Monday, March 7, 2011

The Grateful Dead - The Grateful Dead

The Grateful Dead
The Grateful Dead
Warner Bros. WS 1689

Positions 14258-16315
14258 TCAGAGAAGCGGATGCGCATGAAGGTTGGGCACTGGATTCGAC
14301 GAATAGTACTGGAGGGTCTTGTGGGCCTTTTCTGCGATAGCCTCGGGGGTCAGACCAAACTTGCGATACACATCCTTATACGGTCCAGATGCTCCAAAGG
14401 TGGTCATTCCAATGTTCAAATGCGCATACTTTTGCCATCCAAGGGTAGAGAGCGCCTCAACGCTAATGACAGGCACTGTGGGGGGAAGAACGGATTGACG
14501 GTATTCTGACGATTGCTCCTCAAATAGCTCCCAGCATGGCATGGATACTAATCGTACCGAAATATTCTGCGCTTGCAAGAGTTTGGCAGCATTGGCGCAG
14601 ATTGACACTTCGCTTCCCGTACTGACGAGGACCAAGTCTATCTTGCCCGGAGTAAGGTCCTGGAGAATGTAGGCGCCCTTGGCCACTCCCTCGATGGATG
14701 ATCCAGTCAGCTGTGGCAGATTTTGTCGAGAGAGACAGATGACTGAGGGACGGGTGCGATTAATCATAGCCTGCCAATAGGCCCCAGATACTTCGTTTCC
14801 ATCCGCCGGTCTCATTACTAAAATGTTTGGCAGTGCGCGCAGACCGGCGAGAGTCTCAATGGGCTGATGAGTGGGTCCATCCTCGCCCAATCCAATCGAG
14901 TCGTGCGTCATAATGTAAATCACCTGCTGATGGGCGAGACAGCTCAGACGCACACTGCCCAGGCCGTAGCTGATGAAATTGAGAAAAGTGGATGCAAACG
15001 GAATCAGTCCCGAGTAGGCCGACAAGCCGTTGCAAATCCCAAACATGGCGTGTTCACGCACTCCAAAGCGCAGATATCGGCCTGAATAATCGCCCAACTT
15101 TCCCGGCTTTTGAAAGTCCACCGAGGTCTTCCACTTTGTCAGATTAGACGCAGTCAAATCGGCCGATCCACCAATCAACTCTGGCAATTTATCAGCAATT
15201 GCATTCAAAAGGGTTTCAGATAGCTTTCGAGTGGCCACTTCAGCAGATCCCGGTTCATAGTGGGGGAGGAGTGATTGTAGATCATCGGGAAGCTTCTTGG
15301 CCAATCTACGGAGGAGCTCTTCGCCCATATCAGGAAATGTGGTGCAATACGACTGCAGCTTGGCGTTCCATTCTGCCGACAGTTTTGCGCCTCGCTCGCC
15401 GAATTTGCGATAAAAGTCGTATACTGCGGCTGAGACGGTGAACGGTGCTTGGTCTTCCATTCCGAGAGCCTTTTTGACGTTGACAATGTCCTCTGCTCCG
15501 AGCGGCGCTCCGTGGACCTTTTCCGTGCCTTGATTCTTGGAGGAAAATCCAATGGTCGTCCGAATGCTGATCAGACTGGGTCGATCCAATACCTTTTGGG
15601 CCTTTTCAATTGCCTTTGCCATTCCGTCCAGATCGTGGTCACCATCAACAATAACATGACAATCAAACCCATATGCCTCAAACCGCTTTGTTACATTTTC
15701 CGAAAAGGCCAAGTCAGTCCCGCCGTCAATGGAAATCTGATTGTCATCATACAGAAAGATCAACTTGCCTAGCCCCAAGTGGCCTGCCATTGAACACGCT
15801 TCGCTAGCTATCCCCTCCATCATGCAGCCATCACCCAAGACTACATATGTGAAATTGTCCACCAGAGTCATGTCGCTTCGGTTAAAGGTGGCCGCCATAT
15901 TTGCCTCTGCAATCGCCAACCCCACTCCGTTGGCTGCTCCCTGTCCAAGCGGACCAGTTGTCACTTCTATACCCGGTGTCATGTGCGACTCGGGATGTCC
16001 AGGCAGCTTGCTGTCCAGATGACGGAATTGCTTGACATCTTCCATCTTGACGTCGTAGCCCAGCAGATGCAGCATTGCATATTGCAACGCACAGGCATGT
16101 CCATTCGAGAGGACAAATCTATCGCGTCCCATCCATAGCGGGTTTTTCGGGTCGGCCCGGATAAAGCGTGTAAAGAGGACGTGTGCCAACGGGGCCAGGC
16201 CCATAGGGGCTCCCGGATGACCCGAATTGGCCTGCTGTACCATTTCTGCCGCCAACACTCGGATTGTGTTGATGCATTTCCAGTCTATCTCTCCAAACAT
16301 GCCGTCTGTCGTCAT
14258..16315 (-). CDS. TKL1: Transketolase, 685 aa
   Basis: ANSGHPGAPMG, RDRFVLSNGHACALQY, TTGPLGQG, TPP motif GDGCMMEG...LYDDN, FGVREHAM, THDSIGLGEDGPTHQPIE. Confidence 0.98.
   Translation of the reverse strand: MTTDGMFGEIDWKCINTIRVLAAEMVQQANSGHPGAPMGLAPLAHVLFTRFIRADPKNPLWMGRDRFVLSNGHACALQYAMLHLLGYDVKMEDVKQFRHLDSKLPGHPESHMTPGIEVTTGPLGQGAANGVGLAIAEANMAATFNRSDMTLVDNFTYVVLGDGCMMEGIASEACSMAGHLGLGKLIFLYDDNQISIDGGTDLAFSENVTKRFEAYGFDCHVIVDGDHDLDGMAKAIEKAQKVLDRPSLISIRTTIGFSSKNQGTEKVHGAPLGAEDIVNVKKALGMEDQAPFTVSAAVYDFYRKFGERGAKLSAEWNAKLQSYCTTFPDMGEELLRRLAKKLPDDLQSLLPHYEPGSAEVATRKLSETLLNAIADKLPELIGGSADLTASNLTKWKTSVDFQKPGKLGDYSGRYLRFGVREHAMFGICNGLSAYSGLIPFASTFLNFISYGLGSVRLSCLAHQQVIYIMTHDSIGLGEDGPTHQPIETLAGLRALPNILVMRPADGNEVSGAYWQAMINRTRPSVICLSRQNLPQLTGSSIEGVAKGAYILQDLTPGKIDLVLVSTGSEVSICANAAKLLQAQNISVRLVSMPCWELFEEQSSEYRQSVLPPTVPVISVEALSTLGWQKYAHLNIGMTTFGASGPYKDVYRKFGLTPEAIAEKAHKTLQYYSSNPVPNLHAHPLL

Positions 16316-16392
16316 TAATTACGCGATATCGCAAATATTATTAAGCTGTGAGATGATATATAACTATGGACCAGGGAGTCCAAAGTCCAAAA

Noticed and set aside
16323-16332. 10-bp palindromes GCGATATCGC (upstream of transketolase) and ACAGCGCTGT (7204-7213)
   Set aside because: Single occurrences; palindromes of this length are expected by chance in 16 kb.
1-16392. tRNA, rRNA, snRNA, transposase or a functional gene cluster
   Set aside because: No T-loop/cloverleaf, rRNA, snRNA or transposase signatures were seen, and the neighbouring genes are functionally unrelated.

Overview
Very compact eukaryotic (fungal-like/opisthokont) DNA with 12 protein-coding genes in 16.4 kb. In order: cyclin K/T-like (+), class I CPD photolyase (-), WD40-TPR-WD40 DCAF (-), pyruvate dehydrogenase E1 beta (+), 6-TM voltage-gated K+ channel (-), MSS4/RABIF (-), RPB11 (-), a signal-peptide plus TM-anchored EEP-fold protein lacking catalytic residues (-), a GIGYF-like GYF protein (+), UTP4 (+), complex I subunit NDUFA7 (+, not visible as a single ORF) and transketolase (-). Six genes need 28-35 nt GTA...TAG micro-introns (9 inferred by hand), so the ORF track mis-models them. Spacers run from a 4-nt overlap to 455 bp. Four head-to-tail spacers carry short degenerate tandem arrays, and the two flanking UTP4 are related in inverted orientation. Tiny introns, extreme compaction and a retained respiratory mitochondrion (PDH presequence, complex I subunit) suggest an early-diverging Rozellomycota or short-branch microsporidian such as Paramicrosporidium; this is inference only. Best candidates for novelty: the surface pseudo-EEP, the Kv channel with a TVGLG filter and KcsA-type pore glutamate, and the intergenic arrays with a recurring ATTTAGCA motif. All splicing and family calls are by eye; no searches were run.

Most Deadheads dismiss their debut album, but of all their studio albums, it is the one I listen to the most.  I understand the arguments against it as being unrepresentative of their true sound but I still really enjoy it.  There are no bad songs on it and several are among the best the group ever did.  This was the first Grateful Dead record that I got, I bought it in Berkeley in the late 1970s.  I came to the Dead fairly late despite living in the San Francisco Bay Area where they were widely revered.  Maybe that's part of the reason I resisted them so long.  I was a fan of the San Francisco sound, I loved the defunct Jefferson Airplane, (although I despised the Starship), Big Brother and the Holding Company, Moby Grape and Quicksilver Messenger Service, even It's A Beautiful Day, but because the Dead were still a big act and the abundance of Deadheads in the Bay Area, I think I rejected them just to be contrary.  Actually I still don't really like many of their records from that era (mid-1970s) all that much, I mostly like the stuff from the earlier Warner Bros. era, particularly the 1960s stuff.  The songs I heard on the radio like, "Casey Jones" and "Truckin'" didn't do much to convince me I was missing anything.  However when I heard their rocking performance of "The Golden Road (To Unlimited Devotion)" on KPFA, I was really impressed and sought out this record to hear it again.  This album finally made me a convert.  It is very much a song oriented record, there is only one extended jam on "Viola Lee Blues" which features some incendiary guitar runs from Jerry Garcia. There is some of the trippy folk-rock that characterized the early San Francisco sound like the excellent cover of Bonnie Dobson's "Morning Dew" and my favorite song on the record, "Cold Rain and Snow" as well as the blues-rock that was also well-represented in the repetoire of the San Francisco bands.  Some of my other favorites on this album are the hard rocking "Cream Puff War" and the cover of Jesse Fuller's "Beat It On Down the Line."  The music is a lot more kinetic and fast-paced than is typical for the Dead, which I consider an improvement.  With the exception of "Moby Grape," I think this as good or better than any of the debut albums of any of the first generation San Francisco bands.  I've heard a few concerts from the 1966-1967 era Grateful Dead so I know that their live sound was different, but I don't really care.  This record sounds good enough to me and you don't have to get high to really appreciate it either.  Recommended for Deadheads with short attention spans.

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